Hormonal Changes and Couple Bonding in Consensual Sadomasochistic Activity

Abstract

In two studies, 58 sadomasochistic (SM) practitioners provided physiological measures of salivary cortisol and testosterone (hormones associated with stress and dominance, respectively) and psychological measures of relationship closeness before and after participating in SM activities. Observed activities included bondage, sensory deprivation, a variety of painful and pleasurable stimulation, verbal and non-verbal communication, and expressions of caring and affection. During the scenes, cortisol rose significantly for participants who were bound, receiving stimulation, and following orders, but not for participants who were providing stimulation, orders, or structure. Female participants who were bound, receiving stimulation, and following orders also showed increases in testosterone during the scenes. Thereafter, participants who reported that their SM activities went well showed reductions in physiological stress (cortisol) and increases in relationship closeness. Among participants who reported that their SM activities went poorly, some showed decreases in relationship closeness whereas others showed increases. The increases in relationship closeness combined with the displays of caring and affection observed as part of the SM activities offer support for the modern view that SM, when performed consensually, has the potential to increase intimacy between participants.

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Notes

  1. 1.

    Time was analyzed as a series of two-level factors (baseline vs. during-scene, during-scene vs. post-scene) instead of a three-level factor (baseline, during-scene, and post-scene) due to missing data. Treating time as a three-level factor would require either a method of imputation or the use of listwise deletion. Imputation seemed unwarranted, as standard imputation methods such as mean imputation lead to biased results and more sophisticated imputation methods such as Multiple Imputation require much larger sample sizes (West & Sagarin, 2000). Listwise deletion, on the other hand, would have reduced the sample size for some statistical tests.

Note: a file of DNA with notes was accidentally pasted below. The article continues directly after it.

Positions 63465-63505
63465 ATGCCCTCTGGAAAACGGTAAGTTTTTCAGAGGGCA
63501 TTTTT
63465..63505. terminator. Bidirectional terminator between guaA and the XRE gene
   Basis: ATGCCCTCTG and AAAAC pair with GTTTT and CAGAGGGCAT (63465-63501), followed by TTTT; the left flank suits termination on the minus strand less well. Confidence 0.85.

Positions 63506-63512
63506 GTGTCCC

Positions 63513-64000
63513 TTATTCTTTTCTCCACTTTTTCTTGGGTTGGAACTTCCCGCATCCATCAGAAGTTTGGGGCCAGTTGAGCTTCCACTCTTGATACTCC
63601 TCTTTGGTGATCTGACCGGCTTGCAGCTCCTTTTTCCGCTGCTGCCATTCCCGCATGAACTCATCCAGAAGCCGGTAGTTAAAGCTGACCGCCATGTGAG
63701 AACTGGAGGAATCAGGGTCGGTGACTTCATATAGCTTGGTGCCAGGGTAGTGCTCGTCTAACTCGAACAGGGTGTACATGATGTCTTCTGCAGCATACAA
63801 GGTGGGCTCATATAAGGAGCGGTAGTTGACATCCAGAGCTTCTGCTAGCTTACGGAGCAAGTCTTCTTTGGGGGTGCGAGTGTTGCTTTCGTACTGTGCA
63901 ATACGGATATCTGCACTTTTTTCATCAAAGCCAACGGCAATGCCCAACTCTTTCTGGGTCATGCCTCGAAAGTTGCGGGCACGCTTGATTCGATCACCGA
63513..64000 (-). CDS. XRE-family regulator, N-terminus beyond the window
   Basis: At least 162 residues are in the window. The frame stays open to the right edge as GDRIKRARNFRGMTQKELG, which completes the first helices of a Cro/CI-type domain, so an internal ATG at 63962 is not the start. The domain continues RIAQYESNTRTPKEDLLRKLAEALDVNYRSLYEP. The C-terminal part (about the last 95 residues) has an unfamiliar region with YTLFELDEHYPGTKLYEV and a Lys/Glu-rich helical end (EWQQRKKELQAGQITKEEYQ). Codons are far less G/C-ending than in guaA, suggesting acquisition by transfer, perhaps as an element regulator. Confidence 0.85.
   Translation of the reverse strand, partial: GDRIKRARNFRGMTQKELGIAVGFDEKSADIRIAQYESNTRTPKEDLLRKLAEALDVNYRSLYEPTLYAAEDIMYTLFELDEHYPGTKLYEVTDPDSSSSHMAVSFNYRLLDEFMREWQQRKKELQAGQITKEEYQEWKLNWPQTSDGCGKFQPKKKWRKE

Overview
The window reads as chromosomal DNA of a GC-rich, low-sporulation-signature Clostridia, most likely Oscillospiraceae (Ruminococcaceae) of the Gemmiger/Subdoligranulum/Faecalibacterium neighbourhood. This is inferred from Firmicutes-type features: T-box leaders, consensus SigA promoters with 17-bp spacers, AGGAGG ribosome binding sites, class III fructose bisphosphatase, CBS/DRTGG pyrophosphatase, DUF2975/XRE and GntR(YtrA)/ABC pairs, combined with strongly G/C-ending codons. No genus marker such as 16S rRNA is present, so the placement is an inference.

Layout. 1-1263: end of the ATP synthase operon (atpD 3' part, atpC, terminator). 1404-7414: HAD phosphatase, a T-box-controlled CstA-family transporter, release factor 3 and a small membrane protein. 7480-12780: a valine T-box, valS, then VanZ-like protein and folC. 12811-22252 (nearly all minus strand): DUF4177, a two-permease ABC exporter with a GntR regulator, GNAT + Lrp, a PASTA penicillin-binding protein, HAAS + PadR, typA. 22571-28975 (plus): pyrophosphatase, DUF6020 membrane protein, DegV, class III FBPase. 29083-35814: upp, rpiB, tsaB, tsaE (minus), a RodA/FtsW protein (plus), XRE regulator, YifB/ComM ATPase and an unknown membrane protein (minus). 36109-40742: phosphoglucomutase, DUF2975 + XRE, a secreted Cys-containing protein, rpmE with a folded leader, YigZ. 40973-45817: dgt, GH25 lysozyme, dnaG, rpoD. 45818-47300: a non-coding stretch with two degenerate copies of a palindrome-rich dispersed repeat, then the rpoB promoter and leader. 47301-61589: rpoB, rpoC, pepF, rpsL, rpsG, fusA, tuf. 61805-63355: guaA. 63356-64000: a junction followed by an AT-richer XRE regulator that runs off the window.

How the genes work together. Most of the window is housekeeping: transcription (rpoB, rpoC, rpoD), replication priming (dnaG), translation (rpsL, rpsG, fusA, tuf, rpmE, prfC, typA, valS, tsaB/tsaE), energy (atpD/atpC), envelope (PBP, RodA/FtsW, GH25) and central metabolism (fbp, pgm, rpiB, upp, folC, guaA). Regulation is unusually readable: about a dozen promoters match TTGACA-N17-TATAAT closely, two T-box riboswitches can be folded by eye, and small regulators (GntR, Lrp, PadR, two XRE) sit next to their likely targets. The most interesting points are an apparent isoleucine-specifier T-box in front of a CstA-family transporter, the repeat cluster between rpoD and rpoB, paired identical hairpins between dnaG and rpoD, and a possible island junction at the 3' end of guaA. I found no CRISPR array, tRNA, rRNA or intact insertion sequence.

2. 2.

    One of the 12 women who performed the bottom role had indicated on her pre-scene questionnaire that she would be performing the top role. On her post-scene questionnaire, she explained that she had, “planned on topping & wrote that on 1st form. [But] ended up meeting two friends and bottoming to them.” This participant was included as a top in the analyses of baseline data and included as a bottom in the analyses of during-scene and post-scene data. Alternative analyses that (a) include this participant exclusively as a top, (b) include this participant exclusively as a bottom, and (c) exclude this participant, do not substantively change the results.

  3. 3.

    A series of additional analyses were run to examine the effects of relationship duration on relationship closeness. These analyses revealed a main effect of relationship duration (prior relationships were associated with significantly greater degrees of relationship closeness), but relationship duration did not moderate the effects of SM activities on relationship closeness. Instead, across all levels of relationship duration, participants reported increases in relationship closeness from before to after their scenes.

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Acknowledgements